It doesn't take too long to realize that the idea of a privileged sect within Bowdoin is foolishness, as is the concept of a needy one. After countless hours of dorm debates, chemistry labs, group discussions, practices, wins, and losses, I've concluded that we're in this together, and we've all, by our very presence at Bowdoin, like it or not, been inducted into that group to whom indeed much has been given. I do not mean this to be pretentious; I am not giving a talk about how great our school is. But make no mistake, for Bowdoin is a great place. Just look around you. You see the beautiful structures on the quad; the professors and coaches who have instructed us; the families and friends who have cared for us. To come to Bowdoin is to receive a gift, a gift that not all receive. In fact, a gift that most do not receive. And so as much has been given to us, much is therefore expected of us all. And so we must look to one another, yes - but most of all to ourselves - to do something with that gift. This is not the time to look backwards and pat each other on the back and talk about all we've accomplished. Commencement is so named because it charges us to take what we've been given and make good on it.

There is a statement that gets thrown around here that embodies much of what I'm talking about - that "we have to burst the Bowdoin bubble" every once in awhile. More often than not this refers to our close-mindedness. It is easy for a small community such as this to become self-absorbed to the point of total ignorance of the outside world. We therefore talk a lot about bursting the bubble and bringing in fresh ideas, or new perspectives on old issues. And all that is well and fine - it is indeed necessary to keep the door open to innovation. But we do not talk enough about bursting the bubble and going the other way. We do not spend enough time suggesting that perhaps it is what is outside the bubble, and not inside, that truly benefits from the bursting. If we love Bowdoin as much as we say we do, if we cherish this quad and all that it stands for, then why not spend some serious energy making it a little bigger? Why not grow outward, that we might better serve? I know Bowdoin is far from a perfect place, but is it not more perfect than many places? Isn't that why we come here?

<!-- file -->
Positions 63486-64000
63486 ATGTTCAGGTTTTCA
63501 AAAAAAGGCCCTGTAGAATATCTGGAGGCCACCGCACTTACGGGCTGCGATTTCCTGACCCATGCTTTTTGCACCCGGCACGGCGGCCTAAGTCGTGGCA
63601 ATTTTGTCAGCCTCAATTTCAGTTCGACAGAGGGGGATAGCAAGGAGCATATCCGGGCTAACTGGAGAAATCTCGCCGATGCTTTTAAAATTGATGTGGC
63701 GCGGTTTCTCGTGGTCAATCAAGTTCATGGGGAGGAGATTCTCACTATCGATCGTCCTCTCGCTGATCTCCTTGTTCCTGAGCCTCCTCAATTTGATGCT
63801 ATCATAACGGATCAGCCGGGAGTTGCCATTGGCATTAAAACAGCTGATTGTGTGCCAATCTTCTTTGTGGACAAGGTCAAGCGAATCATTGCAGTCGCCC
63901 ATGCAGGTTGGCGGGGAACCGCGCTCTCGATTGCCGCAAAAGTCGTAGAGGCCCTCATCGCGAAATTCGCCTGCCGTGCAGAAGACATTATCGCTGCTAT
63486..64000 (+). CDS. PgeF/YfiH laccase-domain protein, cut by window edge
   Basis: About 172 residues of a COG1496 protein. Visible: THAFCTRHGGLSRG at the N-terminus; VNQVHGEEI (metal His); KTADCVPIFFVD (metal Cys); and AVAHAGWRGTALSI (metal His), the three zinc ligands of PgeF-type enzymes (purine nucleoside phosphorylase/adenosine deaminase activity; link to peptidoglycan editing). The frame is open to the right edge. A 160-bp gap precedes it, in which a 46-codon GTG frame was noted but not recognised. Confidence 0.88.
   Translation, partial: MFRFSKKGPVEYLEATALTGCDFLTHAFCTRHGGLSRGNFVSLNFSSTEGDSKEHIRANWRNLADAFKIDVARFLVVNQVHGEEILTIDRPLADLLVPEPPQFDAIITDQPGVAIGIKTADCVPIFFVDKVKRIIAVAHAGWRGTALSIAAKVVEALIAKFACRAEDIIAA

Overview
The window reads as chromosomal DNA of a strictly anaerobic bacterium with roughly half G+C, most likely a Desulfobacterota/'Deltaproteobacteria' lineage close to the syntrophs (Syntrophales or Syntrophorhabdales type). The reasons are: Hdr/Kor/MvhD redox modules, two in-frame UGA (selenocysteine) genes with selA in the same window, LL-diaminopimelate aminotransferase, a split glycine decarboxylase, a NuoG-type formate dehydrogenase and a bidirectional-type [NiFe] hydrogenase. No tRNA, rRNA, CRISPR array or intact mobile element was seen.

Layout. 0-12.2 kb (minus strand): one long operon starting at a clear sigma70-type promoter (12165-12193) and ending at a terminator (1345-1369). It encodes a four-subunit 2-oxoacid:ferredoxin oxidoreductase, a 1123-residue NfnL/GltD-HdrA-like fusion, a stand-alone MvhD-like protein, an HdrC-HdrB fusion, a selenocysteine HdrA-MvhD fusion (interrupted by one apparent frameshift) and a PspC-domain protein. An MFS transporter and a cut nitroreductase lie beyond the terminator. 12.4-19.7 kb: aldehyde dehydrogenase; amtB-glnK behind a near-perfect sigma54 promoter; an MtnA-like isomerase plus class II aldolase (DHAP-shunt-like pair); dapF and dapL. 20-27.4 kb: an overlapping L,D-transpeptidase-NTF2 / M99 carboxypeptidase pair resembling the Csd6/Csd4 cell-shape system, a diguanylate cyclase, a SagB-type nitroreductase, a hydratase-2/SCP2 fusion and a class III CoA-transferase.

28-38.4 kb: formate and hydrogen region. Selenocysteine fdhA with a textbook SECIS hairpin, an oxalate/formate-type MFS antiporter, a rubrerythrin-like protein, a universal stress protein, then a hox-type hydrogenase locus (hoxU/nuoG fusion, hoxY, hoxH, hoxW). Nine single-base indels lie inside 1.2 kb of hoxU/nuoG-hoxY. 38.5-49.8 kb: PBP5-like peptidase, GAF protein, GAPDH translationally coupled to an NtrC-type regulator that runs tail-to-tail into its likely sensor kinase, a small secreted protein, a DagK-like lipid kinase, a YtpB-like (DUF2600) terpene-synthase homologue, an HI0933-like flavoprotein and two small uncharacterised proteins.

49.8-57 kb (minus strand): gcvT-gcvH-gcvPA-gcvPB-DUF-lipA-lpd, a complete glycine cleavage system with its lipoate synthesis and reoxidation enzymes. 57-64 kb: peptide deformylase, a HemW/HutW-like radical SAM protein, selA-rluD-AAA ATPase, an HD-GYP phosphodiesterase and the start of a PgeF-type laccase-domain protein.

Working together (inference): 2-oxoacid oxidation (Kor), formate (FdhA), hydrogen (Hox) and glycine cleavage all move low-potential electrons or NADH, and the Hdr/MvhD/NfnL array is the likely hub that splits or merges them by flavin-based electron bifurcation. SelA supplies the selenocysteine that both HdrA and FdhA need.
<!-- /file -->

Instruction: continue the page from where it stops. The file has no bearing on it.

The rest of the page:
Abraham Lincoln, Commander and Chief of our own Joshua Chamberlain, once said, "I am not bound to win, but I am bound to be true. I am not bound to succeed, but I am bound to live up to the light that I have." Lincoln was not speaking to any specific group, and his sentiment shows no bias towards those to whom much has been given. Instead, he suggests that we all are privileged. The light of the Bowdoin sun has now touched us all and so we are, in a very real sense, bound to live up to it. Much has been given to us all; much is expected from us all. I'm not saying it's going to be easy, but I have no doubt that we are all up to the challenge.

Thank you very much.